The purpose of the present study was to explore school type differences in students’ fractional knowledge by using data from a university-school partnership, University within School. The main research question was “Is there a significant difference between the mean scores of fifth-grade students attending public and private schools in fractional knowledge?”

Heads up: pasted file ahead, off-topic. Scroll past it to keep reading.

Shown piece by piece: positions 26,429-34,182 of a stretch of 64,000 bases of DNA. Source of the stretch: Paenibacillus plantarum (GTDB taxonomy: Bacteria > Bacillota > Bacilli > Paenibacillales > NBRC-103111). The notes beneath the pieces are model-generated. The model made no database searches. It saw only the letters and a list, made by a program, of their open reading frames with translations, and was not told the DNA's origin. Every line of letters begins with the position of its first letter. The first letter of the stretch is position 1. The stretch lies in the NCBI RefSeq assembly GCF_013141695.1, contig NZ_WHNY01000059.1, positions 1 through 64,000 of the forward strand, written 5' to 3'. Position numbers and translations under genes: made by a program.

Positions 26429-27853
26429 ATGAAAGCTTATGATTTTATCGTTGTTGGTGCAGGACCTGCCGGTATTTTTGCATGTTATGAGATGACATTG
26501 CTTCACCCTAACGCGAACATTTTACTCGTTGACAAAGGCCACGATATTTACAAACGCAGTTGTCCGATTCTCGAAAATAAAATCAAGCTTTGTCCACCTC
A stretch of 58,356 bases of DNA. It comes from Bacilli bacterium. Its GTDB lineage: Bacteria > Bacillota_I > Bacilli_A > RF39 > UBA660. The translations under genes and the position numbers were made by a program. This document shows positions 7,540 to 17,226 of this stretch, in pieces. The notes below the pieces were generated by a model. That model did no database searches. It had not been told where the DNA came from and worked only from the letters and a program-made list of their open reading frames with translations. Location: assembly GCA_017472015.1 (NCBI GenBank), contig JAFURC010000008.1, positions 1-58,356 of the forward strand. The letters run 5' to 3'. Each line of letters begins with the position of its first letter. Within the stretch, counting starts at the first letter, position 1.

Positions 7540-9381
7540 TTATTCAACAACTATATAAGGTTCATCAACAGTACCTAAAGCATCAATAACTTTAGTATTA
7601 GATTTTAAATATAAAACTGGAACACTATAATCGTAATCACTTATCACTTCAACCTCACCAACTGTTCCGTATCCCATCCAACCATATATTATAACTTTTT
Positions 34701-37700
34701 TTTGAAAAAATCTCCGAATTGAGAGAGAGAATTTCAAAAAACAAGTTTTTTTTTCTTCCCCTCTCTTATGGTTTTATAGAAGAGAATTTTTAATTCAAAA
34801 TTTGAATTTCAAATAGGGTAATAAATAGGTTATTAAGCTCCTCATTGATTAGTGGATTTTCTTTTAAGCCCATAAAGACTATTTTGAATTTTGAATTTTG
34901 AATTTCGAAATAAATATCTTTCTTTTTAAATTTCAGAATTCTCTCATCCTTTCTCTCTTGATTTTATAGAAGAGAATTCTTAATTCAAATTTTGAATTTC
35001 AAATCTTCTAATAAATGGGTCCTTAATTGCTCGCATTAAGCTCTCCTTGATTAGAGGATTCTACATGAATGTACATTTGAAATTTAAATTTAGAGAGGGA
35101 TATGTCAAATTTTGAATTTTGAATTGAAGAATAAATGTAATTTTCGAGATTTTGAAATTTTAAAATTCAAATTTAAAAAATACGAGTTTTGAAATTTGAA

Alacacı, C., & Erbaş, A. K. (2010). Unpacking the inequality among Turkish schools: Findings from PISA 2006. International Journal of Educational Development, 30(2), 182-192. Aydın, U., Tunç-Pekkan, Z., Taylan, R. D., Birgili, B., & Özcan, M. (2016, in press). Impacts of a university-school partnership on middle school students' fractional knowledge. The Journal of Educational Research. Aydın, U., Birgili, B., Tunç-Pekkan, Z., Taylan, R. D., & Özcan, M. (2016). Improving fifth grade students’ fractional knowledge through university-school partnership. Presentation at the American Educational Research Association Meeting. April 8-12, Washington, DC, USA. Coleman, J. S., & Hoffer, T. (1987). Public and private high Schools: The impact of communities. New York: Basic. Coleman, J., Kilgore, S., & Hoffer, T. (1981). Public and private high schools. Washington, D.C.: National Center for Educational Statistics. Field, S., Kuczera, M., & Pont, B. (2007). No more failures. Ten steps to equity education. OCED Publishing. Frankel, J. R., & Wallen, N. E. (2003). How to design and evaluate research in education (5th ed.). New York: Mcgraw- Hill. Gutiérrez, R. (2002). Enabling the practice of mathematics teachers in context: Toward a new equity research agenda. Mathematical Thinking and Learning, 4(2&3), 145-187. Özcan, M. (2013). Okulda Üniversite: Türkiye’de öğretmen eğitimini yeniden yapılandırmak için bir model önerisi. [University within School: A new model to re-structure teacher education in Turkey]. Ankara: TÜSİAD Yayınları [TÜSİAD Publications]. Steffe, L. P., & Olive, J. (2010). Children's fractional knowledge. New York: Springer. Taylan, R. D., Tunç-Pekkan, Z., Aydın, U., Birgili, B., & Özcan, M. (2016). Influence of a number line based model of instruction on 5th grade students’ use of mathematical language during clinical interviews. National Council of Teachers of Mathematics, Research Conference, April 11-13, San Fransisco, USA. Tunç-Pekkan, Z. (2015). An analysis of elementary school children’s fractional knowledge depicted with circle, rectangle, and number line representations. Educational Studies in Mathematics, 89(3), 419-441. Tunç-Pekkan, Z., Taylan, R. D., Birgili, B., Aydın, U., & Özcan, M. (2016). Academicians as teachers: Nurturing teacher experience. 13th International Congress on Mathematics Education (ICME). July 24-31, Hamburg, Germany. Yetkiner Özel, Z. E., Özel, S., & Thompson, B. (2013). SES-related mathematics achievement gap in Turkey compared to European Union countries. Education and Science, 38(170), 179–193.